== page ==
Fuel tank in boot of modified Ford Fiesta Mk1

He remembers, “This time I planned on doing it right and not leaving anything to chance, and it seems to have paid off. Although I do have a third engine that I’m keeping as a spare, just in case.”

The new motor was then fitted with a new custom exhaust system and manifold fabricated by Simpson Race Exhausts before being mapped by Dan ST Performance Engineering in Shipley. It made a whopping 193bhp on the dyno, a figure that shocked even Dan himself.

“With the throttle bodies and super lightweight flywheel, the engine is super responsive,” says Rob.

Seats in modified Ford Fiesta Mk1

But don’t go thinking this is just a hoon machine to be enjoyed solely on the track, as Rob has introduced some creature comforts into the Fiesta to make it more agreeable and useable on the highway too.

The bucket seats were removed and replaced with a pair of Capri recliners with fishnet headrests on RS Turbo subframes. These less-aggressive posterior perches are not only more comfortable than the fixed buckets, they add an element of retro style to the otherwise motorsport-inspired interior.

Rob says, “I also added a rally heater box to make the interior warmer and help clear the screen on cold mornings. It’s important to me to keep the car as useable as possible so I can take it out as often as I can.”

But even though Rob has ensured his feisty modified Ford Fiesta Mk1 can happily trundle down to Tesco for the weekly shop, the focus of the build is still very much on having fun on and off the track, with the suspension and braking components uprated to suit any and all occasions.

Bringing the 7x13in deep-dish Maxilite alloy wheels closer to the rally-inspired wide arches is a pair of Capri-sourced front struts that have been converted to coilovers with adjustable Gaz inserts. They are attached to Mk2 Escort adjustable control arms, while the rear has been treated to a four-link setup with an adjustable panhard bar and another pair of Gaz coilovers.

Rob grins, “The way this car handles is all about having fun. It’s a wild ride with all that power going to the rear wheels. If you’re not careful it’ll easily swap ends on you and send you into a hedge. Sometimes I’m sure it’s out to kill me.”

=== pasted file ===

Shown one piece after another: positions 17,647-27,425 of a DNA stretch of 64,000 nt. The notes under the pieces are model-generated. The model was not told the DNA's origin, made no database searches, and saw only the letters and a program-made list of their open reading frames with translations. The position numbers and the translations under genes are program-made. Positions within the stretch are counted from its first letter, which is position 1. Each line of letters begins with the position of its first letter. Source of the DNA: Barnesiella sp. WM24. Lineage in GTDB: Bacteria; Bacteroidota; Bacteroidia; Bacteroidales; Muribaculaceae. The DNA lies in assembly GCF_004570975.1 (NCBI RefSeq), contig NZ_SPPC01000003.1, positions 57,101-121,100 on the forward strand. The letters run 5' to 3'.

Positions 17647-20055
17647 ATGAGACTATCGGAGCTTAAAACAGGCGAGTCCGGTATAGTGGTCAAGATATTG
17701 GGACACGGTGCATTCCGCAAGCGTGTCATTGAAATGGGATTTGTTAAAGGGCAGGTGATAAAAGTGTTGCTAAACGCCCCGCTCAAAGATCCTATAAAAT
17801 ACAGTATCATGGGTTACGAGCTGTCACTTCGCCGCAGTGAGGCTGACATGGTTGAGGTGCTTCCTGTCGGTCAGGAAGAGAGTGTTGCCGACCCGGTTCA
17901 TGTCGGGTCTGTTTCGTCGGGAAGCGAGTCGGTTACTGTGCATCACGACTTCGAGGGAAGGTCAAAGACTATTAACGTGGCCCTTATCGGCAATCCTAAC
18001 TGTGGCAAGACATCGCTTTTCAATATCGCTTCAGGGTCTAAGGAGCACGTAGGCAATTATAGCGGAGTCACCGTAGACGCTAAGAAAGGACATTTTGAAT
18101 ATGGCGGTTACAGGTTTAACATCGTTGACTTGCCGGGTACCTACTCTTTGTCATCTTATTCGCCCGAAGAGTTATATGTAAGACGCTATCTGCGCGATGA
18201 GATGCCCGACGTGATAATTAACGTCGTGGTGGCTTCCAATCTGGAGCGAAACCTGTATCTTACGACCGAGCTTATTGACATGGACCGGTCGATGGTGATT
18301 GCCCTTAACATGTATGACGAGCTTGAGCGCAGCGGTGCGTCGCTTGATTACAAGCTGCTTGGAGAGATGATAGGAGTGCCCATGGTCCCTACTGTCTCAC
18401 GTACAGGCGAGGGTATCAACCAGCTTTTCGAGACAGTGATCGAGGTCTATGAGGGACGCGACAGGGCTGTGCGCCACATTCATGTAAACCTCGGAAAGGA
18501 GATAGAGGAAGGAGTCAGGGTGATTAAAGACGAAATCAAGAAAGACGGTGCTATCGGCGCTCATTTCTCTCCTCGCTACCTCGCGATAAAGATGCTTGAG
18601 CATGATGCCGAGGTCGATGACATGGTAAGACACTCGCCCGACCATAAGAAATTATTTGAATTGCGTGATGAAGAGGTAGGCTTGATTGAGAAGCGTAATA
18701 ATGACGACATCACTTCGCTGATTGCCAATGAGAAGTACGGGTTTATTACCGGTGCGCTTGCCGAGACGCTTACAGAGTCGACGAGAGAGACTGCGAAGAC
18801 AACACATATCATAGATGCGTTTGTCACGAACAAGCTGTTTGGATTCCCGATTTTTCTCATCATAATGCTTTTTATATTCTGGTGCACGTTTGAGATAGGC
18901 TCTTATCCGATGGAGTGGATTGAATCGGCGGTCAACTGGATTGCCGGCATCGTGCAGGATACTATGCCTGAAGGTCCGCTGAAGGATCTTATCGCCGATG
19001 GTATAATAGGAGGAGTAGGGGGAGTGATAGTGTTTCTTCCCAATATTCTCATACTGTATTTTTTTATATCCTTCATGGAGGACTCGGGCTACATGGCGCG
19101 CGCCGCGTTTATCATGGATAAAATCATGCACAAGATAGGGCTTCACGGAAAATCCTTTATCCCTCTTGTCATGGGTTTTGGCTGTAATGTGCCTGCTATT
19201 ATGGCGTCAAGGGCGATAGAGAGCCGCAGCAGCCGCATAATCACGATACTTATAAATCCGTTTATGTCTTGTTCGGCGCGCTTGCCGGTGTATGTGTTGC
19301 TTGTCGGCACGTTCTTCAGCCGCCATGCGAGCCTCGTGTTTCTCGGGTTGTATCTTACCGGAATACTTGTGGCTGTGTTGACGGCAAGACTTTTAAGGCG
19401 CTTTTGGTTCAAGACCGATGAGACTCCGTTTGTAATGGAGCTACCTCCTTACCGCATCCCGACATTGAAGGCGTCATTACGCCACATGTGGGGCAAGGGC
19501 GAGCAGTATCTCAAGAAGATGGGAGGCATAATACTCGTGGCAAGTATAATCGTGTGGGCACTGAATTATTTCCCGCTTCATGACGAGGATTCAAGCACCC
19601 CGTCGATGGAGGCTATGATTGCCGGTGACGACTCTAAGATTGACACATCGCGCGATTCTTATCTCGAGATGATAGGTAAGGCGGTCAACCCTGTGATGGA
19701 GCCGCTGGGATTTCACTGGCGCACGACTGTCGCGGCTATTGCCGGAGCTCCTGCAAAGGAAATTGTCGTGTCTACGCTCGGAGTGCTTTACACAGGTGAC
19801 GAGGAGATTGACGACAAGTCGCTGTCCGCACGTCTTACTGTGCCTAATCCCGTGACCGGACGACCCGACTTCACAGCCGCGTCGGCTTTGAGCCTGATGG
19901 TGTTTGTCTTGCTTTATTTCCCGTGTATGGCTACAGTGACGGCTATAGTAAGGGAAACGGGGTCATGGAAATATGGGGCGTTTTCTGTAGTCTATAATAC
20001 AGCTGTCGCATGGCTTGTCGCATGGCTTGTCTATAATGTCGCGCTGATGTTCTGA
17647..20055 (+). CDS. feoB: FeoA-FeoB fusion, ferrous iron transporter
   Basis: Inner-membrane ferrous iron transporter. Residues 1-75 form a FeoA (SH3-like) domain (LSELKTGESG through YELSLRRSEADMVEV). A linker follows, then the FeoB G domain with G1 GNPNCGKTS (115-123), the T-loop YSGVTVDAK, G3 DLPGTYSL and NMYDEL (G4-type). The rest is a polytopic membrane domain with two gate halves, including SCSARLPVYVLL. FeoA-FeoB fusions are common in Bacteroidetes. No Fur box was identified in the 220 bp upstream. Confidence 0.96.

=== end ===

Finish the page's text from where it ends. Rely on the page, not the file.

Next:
Keeping Rob alive and out of the scenery are Sierra RS Cosworth brake discs with vice-like Wilwood callipers clamping onto the fronts. A Wilwood brake pedal box with dash-mounted bias adjuster completes the stopping setup.

But if you think Rob has any worries about driving his bucking bronco of a modified Ford Fiesta Mk1 to the limit, then you’d be way off the mark. In fact, he’s got plans to add a turbo into the mix in the future, which will transform it from a bit of an animal to an outright monster.

And that’ll be one adrenaline rush that even the most exotic two-wheelers can’t beat.

Tech Spec: Modified Ford Fiesta Mk1 RWD


1988cc four-cylinder, 16v Zetec engine from Focus ST170, aluminium fuel cell and swirl pot in the boot, Bosch 044 high-flow fuel pump, Sytec fuel pressure regulator and fuel filter, ZX10R 44mm motorbike throttle bodies mounted on modified inlet manifold with Pipercross filter, Motorsport Electronics ME221 standalone ECU with plug-n-play loom, complete Simpson Race Exhausts system with one-off back box, Fabulous Creations larger custom aluminium radiator with Spal fan, Retro Ford water rail, alternator kit and engine mounts, Neil Dunne oil sump, Samco Sport silicone hoses




Standard five-speed Mazda RX-8 gearbox with adapter plate, super lightweight 3.5kg flywheel, Mk2 English axle with 3J limited-slip differential


Front: Capri struts with Escort Mk2 adjustable control arms, converted to coilovers with Gaz adjustable inserts, Outlaw Motorsports strut brace, Mk2 Escort quick rack; rear: four-link setup with adjustable panhard bar, Gaz adjustable coilovers


Front: Sierra Cosworth discs with Wilwood four-pot callipers; rear: Cosworth callipers; Wilwood brake pedal box with bias adjuster, handmade brake cable

Wheels & Tyres:

7x13in deep-dish Maxilite alloy wheels with 175/50/13 Yokohama A539 tyres


Standard white 1979 Fiesta three-door 1.1 L bodyshell, bare metal exterior restoration, repainted in factory Ford Frozen White, wider rally arch kit with deeper front splitter, red side stripes and tailgate decal from Fiesta Supersport


Full custom roll cage, fishnet Capri seats mounted on RS Turbo subframes, Willans harnesses, footwell-mounted fire extinguisher, modified Ford Racing steering wheel, embossed aluminium door cards and rear quarter panels, custom carbon-fibre battery box, custom carpeted centre panel with gauges for fuel, battery and water temperature, kill switch, custom 3D-printed gearknob, rally aluminium footplates, rally heater box, aluminium pedals